Posted by Jeff Cranson The Grand Rapids Press February 25, 2009 16:58PM
You have no doubt heard this before, but a national study concludes that Michigan's metro areas need to get much better at keeping and attracting young workers, retirees and well-educated immigrants
Our state lags far behind others in each of those categories, according to Land Policy Institute at Michigan State University.
What makes this hard to digest is the study's secondary findings that people increasingly decide where to live based more on quality-of-life factors than career opportunities.
For many of us, Michigan is synonymous with quality of life.
So why is a state still abundant with recreational opportunities -- Great Lakes, pristine beaches, forests, dozens of downhill and nordic skiing facilities -- not getting the message out?
Perhaps because Michigan only makes the national news when auto executives and labor leaders trek to Washington, D.C. seeking money for what people outside the Midwest see as an antiquated and undeserving industry.
Whether that perception is fair doesn't matter.
Gov. Jennifer Granholm and others rightly put the focus on the Michigan brain drain a few years back with the Cool Cities initiative. The concept is simple and should resonate across party lines: Maintaining a knowledge class begins with creating an environment of tolerance for lifestyle and ethnicity that encourages creativity, learning and business districts with all the things that make life fun.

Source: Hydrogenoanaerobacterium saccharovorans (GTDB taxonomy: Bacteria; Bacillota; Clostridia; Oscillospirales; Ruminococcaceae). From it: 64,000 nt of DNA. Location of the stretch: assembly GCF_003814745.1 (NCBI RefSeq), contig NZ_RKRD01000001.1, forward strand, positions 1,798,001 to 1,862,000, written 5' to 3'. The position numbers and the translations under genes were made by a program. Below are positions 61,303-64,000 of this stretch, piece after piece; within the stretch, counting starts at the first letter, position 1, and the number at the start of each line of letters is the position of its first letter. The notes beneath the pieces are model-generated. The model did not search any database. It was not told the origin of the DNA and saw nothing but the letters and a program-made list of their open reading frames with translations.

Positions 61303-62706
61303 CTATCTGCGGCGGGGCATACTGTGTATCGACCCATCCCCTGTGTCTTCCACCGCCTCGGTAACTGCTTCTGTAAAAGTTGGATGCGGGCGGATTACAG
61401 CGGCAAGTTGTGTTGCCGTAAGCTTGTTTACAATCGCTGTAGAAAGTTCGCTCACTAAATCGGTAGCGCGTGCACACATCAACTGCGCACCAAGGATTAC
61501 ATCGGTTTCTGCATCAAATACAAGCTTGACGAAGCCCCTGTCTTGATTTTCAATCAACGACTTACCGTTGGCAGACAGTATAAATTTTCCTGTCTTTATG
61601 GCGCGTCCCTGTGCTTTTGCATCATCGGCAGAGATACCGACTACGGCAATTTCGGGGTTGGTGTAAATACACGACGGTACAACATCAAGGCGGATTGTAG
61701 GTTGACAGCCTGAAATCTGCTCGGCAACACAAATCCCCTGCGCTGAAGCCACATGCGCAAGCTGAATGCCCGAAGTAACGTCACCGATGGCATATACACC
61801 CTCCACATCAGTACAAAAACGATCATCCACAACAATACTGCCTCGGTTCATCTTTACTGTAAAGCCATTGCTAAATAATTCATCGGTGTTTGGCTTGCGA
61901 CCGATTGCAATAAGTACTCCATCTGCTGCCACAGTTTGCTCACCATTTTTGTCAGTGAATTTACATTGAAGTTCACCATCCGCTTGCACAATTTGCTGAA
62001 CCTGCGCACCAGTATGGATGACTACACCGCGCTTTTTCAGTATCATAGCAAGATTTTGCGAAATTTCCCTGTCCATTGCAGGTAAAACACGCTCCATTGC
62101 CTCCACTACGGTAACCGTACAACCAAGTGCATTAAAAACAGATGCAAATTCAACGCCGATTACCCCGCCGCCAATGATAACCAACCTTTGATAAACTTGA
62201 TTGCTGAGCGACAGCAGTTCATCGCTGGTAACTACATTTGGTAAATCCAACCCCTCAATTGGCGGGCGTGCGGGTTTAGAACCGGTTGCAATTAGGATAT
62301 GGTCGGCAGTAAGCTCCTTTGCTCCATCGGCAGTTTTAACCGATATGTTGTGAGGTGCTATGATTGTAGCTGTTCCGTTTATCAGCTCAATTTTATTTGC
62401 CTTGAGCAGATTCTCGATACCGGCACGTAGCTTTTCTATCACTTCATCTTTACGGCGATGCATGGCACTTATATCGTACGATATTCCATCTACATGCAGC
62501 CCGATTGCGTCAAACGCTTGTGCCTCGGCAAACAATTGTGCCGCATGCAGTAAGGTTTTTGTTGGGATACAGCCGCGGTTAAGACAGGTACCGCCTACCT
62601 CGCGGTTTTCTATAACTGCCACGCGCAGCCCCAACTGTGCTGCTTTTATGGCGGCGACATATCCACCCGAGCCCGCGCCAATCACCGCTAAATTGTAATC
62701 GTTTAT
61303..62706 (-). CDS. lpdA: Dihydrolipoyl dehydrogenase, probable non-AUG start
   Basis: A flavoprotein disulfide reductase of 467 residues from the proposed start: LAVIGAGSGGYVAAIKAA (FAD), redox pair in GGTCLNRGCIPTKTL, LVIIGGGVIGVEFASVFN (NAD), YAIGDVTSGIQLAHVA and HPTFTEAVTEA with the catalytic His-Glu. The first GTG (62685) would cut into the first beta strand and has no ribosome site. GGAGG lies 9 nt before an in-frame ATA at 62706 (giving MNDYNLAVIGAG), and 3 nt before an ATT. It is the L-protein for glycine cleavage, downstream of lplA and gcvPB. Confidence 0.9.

"People who create the most jobs directly and indirectly are also those people moving to those places in the country that have the best amenities and quality of life," said Dr. Soji Adelaja, the report's lead author and director of the Land Policy Institute. "They are seeking places first, not jobs first."
But the jobs can also be part of the draw. That point came across today In a meeting with Press editors, Van Andel Institute Chairman and CEO David Van Andel, and Jeffrey Trent, the institute's new director.
With great clarity, both men made the point that theirs and other life-science enterprises will create the kinds of jobs that help transform the state's economy. Van Andel said the slumping economy can actually work in the VAI's favor because of the talent that is available.
He said he is "bullish" on the institute's future.
And those jobs would go to exactly the type of people discussed in the study. Improving the cities where those facilities are located can only help.
Adelja, the study's author, concludes that economic development types need a new model, one that focuses less on tax incentives and more on increasing our population of "knowledge workers" who "look for interesting places to live, move there and enable economic activity to follow them, including job creation for themselves."
Who can argue with that?